« Teachers-Turned-Lawmakers Vocal on Education Bill | Main | Rumblings of an Anti-TFA Movement »

Esquith on Why Great Teachers Are Leaving

In a Wall Street Journal piece, award-winning teacher and author Rafe Esquith says that expert teachers are leaving schools at an alarming rate. The central reason behind the exodus, he argues, is the loss of professional autonomy educators feel as a result of proliferating instructional mandates:

"The System" is now paying attention, but not the way we wanted. Instead of increasing resources, it's exerting more and more control, and preventing our best teachers from doing their jobs. All good teachers believe students have to be assessed, but the obsession with standardized testing has replaced real learning with the mistaken belief that a regurgitation of facts reflects scholarship and thinking. Teachers with enormous experience and much to offer are being forced to shelve valuable lessons because they interfere with a testing schedule designed by someone who could not teach a class of students on his best day. Drop into a break room and you'll hear good teachers muttering bitterly, "Those who can, teach, and those who can't, make rules for teachers."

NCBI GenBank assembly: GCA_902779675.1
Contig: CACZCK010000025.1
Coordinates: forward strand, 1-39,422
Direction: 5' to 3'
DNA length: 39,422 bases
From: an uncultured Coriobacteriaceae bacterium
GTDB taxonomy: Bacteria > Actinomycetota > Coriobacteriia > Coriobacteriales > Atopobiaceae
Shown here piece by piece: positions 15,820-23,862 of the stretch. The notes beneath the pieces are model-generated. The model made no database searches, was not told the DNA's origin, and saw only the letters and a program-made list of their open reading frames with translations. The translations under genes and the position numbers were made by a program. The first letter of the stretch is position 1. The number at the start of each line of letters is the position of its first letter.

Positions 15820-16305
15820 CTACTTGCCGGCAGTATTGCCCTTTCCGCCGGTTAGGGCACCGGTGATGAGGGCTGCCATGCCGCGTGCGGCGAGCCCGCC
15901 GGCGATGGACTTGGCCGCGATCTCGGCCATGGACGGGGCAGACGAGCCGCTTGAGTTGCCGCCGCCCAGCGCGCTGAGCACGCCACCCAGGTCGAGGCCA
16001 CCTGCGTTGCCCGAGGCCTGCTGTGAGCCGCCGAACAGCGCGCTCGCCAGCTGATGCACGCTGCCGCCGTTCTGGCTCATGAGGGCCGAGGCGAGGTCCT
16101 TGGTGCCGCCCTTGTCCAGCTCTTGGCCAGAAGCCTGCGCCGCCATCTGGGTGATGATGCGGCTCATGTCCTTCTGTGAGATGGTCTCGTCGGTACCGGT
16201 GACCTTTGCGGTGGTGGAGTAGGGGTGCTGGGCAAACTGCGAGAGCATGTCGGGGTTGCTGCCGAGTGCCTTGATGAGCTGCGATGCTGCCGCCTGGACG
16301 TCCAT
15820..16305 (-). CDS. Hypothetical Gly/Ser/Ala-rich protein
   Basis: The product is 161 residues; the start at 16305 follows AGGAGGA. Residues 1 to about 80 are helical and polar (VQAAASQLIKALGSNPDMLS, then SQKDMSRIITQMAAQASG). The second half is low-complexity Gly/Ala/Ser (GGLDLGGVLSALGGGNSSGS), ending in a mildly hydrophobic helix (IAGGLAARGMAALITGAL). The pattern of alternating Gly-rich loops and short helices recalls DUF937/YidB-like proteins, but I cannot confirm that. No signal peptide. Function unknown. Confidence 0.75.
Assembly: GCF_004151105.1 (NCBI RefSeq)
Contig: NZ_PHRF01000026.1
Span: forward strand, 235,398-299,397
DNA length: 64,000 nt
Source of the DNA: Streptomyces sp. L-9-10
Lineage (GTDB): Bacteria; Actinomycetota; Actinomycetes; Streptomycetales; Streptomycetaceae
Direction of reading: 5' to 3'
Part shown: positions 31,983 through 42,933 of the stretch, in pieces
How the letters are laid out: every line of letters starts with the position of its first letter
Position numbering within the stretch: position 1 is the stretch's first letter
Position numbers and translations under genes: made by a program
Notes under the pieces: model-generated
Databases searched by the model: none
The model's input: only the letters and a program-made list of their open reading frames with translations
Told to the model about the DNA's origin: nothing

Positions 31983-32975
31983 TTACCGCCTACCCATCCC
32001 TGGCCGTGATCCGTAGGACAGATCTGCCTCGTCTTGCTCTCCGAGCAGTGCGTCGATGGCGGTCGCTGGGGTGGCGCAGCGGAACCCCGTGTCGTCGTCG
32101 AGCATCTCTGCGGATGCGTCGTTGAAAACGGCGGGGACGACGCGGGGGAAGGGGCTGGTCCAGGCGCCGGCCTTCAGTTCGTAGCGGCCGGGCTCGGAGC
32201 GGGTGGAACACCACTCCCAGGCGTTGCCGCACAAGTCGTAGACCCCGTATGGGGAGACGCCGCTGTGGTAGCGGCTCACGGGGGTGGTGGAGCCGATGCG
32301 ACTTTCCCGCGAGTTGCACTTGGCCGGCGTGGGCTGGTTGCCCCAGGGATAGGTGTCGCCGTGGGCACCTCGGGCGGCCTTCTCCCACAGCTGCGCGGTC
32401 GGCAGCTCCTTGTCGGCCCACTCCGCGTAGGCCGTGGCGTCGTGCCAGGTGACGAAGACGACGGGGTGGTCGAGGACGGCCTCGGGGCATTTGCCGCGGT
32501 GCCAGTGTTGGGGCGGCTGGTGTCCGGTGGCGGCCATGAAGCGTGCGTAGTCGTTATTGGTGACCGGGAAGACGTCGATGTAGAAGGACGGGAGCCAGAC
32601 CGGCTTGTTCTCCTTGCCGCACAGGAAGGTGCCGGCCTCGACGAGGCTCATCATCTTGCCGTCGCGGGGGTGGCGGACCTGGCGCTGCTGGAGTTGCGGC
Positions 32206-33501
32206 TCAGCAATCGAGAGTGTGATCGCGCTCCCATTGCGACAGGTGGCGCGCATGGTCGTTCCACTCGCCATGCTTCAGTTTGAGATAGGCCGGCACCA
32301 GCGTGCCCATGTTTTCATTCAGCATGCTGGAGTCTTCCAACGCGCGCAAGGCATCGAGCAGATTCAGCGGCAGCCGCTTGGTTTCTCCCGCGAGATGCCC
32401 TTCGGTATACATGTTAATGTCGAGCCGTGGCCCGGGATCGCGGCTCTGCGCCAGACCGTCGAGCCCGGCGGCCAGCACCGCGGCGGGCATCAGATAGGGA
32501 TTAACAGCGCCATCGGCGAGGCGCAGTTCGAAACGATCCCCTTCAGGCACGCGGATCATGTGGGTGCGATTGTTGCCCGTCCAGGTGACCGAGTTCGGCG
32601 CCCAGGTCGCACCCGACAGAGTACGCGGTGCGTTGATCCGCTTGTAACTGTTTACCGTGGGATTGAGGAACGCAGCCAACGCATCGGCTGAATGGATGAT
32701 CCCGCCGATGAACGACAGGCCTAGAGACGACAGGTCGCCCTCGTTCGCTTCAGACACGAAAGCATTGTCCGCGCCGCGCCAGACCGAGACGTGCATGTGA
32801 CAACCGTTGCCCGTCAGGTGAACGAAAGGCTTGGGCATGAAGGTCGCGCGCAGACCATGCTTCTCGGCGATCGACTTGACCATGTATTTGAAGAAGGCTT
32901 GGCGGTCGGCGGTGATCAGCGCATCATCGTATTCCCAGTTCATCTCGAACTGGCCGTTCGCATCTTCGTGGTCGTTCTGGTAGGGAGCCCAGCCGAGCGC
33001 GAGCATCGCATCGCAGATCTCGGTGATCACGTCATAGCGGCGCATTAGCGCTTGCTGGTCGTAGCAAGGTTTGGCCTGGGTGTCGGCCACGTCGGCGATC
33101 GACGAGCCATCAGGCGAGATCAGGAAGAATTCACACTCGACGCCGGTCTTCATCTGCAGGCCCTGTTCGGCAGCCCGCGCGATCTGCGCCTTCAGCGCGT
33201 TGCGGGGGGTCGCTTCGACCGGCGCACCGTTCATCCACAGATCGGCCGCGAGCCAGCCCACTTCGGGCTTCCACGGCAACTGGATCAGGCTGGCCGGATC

RealTalkCover.jpg
For Esquith, however, hope remains in the unflappable teachers who "quietly rebel against the current trends of standardization and uniformity" and who continue to thrive on the basis of expertise and passion. "These heroes are needed by students more than ever," he writes.

I suppose a key question—relevant to both sides of the debate—is whether school systems can succeed on the backs of a scattering of heroes. ...

Esquith, incidentally, has a new book out called Real Talk for Real Teachers: Advice for Teachers From Rookies to Veterans: 'No Retreat, No Surrender'. And please keep your eye out for a special PD webinar we'll be hosting with Esquith this fall on thriving in the classroom. More info on that coming very soon.


You must be logged in to leave a comment. Login | Register
Ground Rules for Posting
We encourage lively debate, but please be respectful of others. Profanity and personal attacks are prohibited. By commenting, you are agreeing to abide by our user agreement.
All comments are public.

Follow This Blog

Advertisement

Most Viewed On Teacher

Categories

Archives

Recent Comments